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Request advice on Nikon Fieldscope (1 Viewer)

Alexis Powell

Natural history enthusiast
United States
...May I finally ask please. Would that DS be the wide field version : nothwithstanding that I am don't wish to do digiscoping, would the DS afford a great optical experience?
From your questions and lack of response, I am wondering if you missed my post #51 above (long).
I will reiterate that the 30x DS would actually be a 24x DS on your 60ED II scope.

--AP
 

jring

Well-known member
I think all the DS are wide angle unless someone wants to correct me, but the x16 x24 x30 DS is wide angle partly by nature of its lower power.

Hi,

lvydwg is correct, all DS series eyepieces are wide angle, in the MC series there are two normal fixed ones, the 20x/25x and the 27x/40x/60x (and of course the zoom EPs which are also narrow).

In general, an eyepiece is considered wide angle if it offers an apparent field of fiew (aka afov) of 60 degrees and over.
In the specifications pages Nikon lists the afov of the wide angle ones as 64 deg. If afov isn't listed you can take the true field of view (aka tfov) in degrees and multiply by the magnification. If tfov is only given in m/1000m or ft/1000yd, these values can be divided by 17.45 (for m/1000m) or 52.5 (for ft/1000yd) to get degrees. So a pair of 8x42 binoculars with 393ft/1000yd tfov have a tfov of 7.5 deg (393/52.5) and an afov 60 deg (7.5 deg times 8) and are thus just at the 60 deg limit for being called wide angle.

Note that the last conversion of multiplying tfov in deg by magnification is the quick way of doing things which ignores distortion, there is a more involved calculation including distortion (if you happen to have numerical distortion data for the EP design, like the manufacturer does), but the difference is usually just a few deg afov, so the quick way is a good first guess, just don't fret over a few deg difference between it and a possible afov value specified by the manufacturer... they are not lying but using the correct way to calculate afov including distortion.

Joachim
 

Earnest lad

Well-known member
Hi,

lvydwg is correct, all DS series eyepieces are wide angle, in the MC series there are two normal fixed ones, the 20x/25x and the 27x/40x/60x (and of course the zoom EPs which are also narrow).

In general, an eyepiece is considered wide angle if it offers an apparent field of fiew (aka afov) of 60 degrees and over.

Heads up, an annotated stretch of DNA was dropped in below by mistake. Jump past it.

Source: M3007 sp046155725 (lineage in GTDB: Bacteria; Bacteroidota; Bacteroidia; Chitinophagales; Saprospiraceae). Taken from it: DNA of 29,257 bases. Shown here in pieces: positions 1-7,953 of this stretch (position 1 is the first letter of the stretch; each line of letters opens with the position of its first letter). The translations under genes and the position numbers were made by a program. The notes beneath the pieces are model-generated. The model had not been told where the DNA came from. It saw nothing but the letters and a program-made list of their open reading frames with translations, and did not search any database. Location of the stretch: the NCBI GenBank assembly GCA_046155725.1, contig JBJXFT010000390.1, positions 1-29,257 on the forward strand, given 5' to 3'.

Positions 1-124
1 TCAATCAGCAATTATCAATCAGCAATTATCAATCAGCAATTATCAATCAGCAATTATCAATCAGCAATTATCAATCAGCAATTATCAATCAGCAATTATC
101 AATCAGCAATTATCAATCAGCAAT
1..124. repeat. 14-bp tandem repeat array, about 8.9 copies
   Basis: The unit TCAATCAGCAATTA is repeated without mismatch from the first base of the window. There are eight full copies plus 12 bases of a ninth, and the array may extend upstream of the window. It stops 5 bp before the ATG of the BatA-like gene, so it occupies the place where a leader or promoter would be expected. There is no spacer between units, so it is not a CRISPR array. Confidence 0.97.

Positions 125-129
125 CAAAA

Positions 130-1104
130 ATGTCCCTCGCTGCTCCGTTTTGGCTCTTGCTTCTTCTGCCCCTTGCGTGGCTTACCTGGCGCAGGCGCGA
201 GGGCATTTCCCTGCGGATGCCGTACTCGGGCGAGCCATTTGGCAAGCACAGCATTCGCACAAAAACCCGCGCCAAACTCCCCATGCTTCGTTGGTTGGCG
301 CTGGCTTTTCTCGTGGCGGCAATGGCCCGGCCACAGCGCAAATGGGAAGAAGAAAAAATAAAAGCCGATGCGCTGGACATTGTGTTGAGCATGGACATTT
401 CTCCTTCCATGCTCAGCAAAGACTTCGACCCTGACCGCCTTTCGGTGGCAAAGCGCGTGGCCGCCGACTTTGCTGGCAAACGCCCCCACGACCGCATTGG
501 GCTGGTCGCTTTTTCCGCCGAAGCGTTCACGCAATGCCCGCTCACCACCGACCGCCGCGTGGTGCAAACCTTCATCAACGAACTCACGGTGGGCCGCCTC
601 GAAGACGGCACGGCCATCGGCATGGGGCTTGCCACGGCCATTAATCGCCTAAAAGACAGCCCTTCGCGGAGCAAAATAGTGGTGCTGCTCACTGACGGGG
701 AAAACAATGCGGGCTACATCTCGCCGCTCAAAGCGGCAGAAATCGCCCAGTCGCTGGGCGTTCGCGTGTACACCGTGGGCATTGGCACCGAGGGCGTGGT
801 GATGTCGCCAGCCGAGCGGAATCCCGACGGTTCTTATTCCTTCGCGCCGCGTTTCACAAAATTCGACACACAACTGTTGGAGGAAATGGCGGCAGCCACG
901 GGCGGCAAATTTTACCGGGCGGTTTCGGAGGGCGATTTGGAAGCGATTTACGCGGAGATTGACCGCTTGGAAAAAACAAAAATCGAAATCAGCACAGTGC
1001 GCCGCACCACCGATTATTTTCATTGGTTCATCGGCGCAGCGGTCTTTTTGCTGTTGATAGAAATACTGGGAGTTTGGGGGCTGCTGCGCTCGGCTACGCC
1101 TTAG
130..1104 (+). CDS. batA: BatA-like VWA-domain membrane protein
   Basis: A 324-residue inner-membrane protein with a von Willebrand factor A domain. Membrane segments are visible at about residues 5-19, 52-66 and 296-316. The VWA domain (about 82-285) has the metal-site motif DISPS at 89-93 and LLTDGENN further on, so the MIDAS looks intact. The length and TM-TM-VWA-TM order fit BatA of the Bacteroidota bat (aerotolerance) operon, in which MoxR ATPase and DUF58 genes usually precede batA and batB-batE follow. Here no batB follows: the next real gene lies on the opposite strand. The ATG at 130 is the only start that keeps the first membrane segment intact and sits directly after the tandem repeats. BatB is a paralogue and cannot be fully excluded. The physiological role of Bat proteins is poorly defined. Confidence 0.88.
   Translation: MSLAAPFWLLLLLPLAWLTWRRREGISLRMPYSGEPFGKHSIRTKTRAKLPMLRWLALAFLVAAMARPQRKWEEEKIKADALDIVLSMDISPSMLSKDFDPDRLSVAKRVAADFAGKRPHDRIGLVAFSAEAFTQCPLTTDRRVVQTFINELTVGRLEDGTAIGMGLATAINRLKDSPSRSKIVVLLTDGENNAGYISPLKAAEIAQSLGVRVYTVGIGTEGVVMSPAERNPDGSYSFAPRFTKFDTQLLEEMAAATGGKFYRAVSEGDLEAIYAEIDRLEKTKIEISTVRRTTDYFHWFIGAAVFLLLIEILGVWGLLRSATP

In the specifications pages Nikon lists the afov of the wide angle ones as 64 deg. If afov isn't listed you can take the true field of view (aka tfov) in degrees and multiply by the magnification. If tfov is only given in m/1000m or ft/1000yd, these values can be divided by 17.45 (for m/1000m) or 52.5 (for ft/1000yd) to get degrees. So a pair of 8x42 binoculars with 393ft/1000yd tfov have a tfov of 7.5 deg (393/52.5) and an afov 60 deg (7.5 deg times 8) and are thus just at the 60 deg limit for being called wide angle.

Note that the last conversion of multiplying tfov in deg by magnification is the quick way of doing things which ignores distortion, there is a more involved calculation including distortion (if you happen to have numerical distortion data for the EP design, like the manufacturer does), but the difference is usually just a few deg afov, so the quick way is a good first guess, just don't fret over a few deg difference between it and a possible afov value specified by the manufacturer... they are not lying but using the correct way to calculate afov including distortion.

Joachim
Tha
Earnest lad,

To add to the confusion, please understand that jring is using WF generally to mean "wide-field" whereas when I previously recommended a WF, MC, or DS eyepiece, I was using WF to refer to the older WF series of eyepieces that are no longer shown on Nikon's website. They were of the same optical designs as the MC series but they are physically more compact because they have a fold-down eyecup rather than the twist-down design of the MC series (The DS eyepieces do not have an eyecup because they are optimized for photography, but they still work fine, especially for glasses wearers who don't use an eyecup anyway).

Most fixed eyepieces for the Fieldscopes are of widefield design but a few of the traditional (really old ones) were not and were updated with multicoating and are included in the MC series (e.g. the tiny 27/40/50x that you see on the Nikon website as compared to the much larger 27/40/50x wide MC) on the webpage Nikon | Sport Optics | MC Fieldscope Eyepieces for Observation . All of the DS series eyepieces are wide-field.

As for your question as to which is better, I don't think they differ significantly. Later production WF series eyepieces were updated to multicoating even before being updated with full multicoatings and twist eyecups as the otherwise optically identical MC series. The zoom eyepieces were also updated with better coatings over time, and the 20-60/25-75x was even redesigned slightly, once to change the optical design and another time to change the design of the housing. None of my WF series are ancient production, so I happily use WF, MC, and DS eyepieces without giving the quality of the coatings a second thought. More relevant is the overall size of the eyepiece (e.g. I prefer the WF series on the ED50 for their small size) or the design of the eyecup for sharing views with others.